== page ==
In early 2021, it had considered criminalizing the possession, issuance, mining, trading, and transfer of crypto assets. Prime Minister Narendra Modi said that he wanted to make sure that cryptocurrencies “do not end up in the wrong hands, which can spoil our youth.”


Despite continued efforts by the authorities to block their use, cryptocurrencies are becoming increasingly popular in Iraq. the Iraqi central bank has been particularly hostile, issuing a statement in 2017 banning its use, which remains in effect to this day. in early 2021, the interior ministry of the kurdistan regional government issued similar guidance to prevent money brokerages and brokerage firms from handling cryptocurrencies.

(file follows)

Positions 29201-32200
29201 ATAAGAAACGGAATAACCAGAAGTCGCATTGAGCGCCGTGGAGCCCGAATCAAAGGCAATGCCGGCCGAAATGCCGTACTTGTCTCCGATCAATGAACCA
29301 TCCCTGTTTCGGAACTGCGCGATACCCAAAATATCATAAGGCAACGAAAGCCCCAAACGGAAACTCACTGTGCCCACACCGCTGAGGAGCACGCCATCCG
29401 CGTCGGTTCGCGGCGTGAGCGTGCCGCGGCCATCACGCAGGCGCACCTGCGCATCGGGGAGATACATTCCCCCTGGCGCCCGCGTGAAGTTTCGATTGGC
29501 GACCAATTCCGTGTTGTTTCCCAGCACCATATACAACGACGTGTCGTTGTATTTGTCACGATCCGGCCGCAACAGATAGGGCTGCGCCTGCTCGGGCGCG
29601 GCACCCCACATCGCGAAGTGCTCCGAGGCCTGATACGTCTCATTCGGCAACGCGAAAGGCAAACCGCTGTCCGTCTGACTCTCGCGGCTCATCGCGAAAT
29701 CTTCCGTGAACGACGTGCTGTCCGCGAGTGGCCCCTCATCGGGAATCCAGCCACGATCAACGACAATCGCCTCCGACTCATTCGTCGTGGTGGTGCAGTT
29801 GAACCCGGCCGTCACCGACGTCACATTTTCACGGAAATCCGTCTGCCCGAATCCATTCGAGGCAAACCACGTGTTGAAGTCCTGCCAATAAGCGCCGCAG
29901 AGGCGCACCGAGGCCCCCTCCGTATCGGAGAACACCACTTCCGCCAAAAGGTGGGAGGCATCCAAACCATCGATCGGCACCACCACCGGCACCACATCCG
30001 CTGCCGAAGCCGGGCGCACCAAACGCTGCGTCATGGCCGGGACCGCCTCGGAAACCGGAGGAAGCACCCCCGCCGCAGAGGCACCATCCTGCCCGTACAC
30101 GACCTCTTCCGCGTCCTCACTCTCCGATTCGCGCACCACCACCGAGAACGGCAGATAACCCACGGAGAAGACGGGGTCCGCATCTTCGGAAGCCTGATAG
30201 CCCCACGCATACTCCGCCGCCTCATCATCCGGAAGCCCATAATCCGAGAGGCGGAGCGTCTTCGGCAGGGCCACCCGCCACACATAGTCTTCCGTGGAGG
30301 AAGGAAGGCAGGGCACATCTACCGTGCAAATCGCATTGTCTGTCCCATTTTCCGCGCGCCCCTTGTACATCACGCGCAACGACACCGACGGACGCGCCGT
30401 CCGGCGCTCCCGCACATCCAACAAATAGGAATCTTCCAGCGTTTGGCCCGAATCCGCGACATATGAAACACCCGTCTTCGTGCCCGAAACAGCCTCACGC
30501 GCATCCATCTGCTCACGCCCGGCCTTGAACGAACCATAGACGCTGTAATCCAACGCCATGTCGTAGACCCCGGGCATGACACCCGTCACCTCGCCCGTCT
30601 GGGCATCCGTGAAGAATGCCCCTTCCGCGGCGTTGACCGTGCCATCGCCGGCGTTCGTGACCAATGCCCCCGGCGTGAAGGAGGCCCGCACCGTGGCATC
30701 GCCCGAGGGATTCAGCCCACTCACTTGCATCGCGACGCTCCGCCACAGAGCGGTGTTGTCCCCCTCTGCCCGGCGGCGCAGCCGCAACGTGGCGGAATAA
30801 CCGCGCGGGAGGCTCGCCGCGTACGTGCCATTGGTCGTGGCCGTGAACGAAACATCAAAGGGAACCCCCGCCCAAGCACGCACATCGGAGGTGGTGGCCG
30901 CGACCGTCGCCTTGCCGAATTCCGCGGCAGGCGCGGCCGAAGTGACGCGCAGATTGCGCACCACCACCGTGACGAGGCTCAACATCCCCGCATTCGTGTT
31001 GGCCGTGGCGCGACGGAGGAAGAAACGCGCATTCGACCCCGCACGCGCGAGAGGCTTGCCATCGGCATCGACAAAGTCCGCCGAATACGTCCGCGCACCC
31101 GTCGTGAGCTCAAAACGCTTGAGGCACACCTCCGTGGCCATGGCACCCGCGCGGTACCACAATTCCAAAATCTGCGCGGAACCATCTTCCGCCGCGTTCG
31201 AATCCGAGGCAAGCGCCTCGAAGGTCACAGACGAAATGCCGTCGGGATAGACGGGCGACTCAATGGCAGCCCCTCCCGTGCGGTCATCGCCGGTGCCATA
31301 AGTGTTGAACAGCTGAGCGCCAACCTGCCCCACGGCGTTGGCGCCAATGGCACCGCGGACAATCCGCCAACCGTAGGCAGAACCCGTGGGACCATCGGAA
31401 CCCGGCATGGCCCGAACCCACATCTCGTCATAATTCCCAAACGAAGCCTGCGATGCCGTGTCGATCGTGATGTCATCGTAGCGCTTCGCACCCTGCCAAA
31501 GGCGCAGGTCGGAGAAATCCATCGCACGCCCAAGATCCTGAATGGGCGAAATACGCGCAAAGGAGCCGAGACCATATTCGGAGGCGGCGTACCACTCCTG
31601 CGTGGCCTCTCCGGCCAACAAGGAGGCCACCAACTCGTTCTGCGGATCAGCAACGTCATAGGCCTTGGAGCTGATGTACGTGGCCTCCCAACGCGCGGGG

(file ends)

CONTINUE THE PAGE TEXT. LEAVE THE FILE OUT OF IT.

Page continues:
See also: Australian man Craig Wright wins US court battle for bitcoin fortune worth billions | Bitcoin | The Guardian

While holding or trading crypto assets is not yet banned in Kosovo, the government announced a ban on crypto mining in early January, blaming a growing energy crisis. The country, which unilaterally declared independence in 2008, is facing a historic power shortage with scheduled power outages now being implemented to conserve energy. In a new bid to curb energy waste, Economy Minister Atrane Rizvanolli announced a long-term ban on crypto mining in the country. the police have been tasked with enforcing the ban, as well as flagging mining sites across the country.